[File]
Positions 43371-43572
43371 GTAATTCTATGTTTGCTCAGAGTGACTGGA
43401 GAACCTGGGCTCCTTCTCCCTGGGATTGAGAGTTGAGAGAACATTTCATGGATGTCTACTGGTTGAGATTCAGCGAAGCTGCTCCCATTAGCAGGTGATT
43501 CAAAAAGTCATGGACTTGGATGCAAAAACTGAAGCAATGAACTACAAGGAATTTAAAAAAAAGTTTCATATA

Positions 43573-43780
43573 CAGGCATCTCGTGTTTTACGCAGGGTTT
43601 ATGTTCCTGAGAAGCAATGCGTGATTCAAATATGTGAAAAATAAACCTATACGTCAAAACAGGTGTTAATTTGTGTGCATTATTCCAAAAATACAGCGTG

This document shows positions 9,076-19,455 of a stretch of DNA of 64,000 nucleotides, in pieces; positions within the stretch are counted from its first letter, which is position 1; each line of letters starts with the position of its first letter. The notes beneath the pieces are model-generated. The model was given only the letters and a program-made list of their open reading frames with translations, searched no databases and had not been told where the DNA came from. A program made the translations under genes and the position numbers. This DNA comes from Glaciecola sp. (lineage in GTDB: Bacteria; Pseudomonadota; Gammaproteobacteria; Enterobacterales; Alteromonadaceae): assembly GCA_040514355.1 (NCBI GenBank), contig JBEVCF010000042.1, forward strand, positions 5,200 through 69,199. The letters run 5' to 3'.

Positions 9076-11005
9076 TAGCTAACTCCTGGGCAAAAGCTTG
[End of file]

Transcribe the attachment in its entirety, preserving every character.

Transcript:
Positions 43371-43572
43371 GTAATTCTATGTTTGCTCAGAGTGACTGGA
43401 GAACCTGGGCTCCTTCTCCCTGGGATTGAGAGTTGAGAGAACATTTCATGGATGTCTACTGGTTGAGATTCAGCGAAGCTGCTCCCATTAGCAGGTGATT
43501 CAAAAAGTCATGGACTTGGATGCAAAAACTGAAGCAATGAACTACAAGGAATTTAAAAAAAAGTTTCATATA

Positions 43573-43780
43573 CAGGCATCTCGTGTTTTACGCAGGGTTT
43601 ATGTTCCTGAGAAGCAATGCGTGATTCAAATATGTGAAAAATAAACCTATACGTCAAAACAGGTGTTAATTTGTGTGCATTATTCCAAAAATACAGCGTG

This document shows positions 9,076-19,455 of a stretch of DNA of 64,000 nucleotides, in pieces; positions within the stretch are counted from its first letter, which is position 1; each line of letters starts with the position of its first letter. The notes beneath the pieces are model-generated. The model was given only the letters and a program-made list of their open reading frames with translations, searched no databases and had not been told where the DNA came from. A program made the translations under genes and the position numbers. This DNA comes from Glaciecola sp. (lineage in GTDB: Bacteria; Pseudomonadota; Gammaproteobacteria; Enterobacterales; Alteromonadaceae): assembly GCA_040514355.1 (NCBI GenBank), contig JBEVCF010000042.1, forward strand, positions 5,200 through 69,199. The letters run 5' to 3'.

Positions 9076-11005
9076 TAGCTAACTCCTGGGCAAAAGCTTG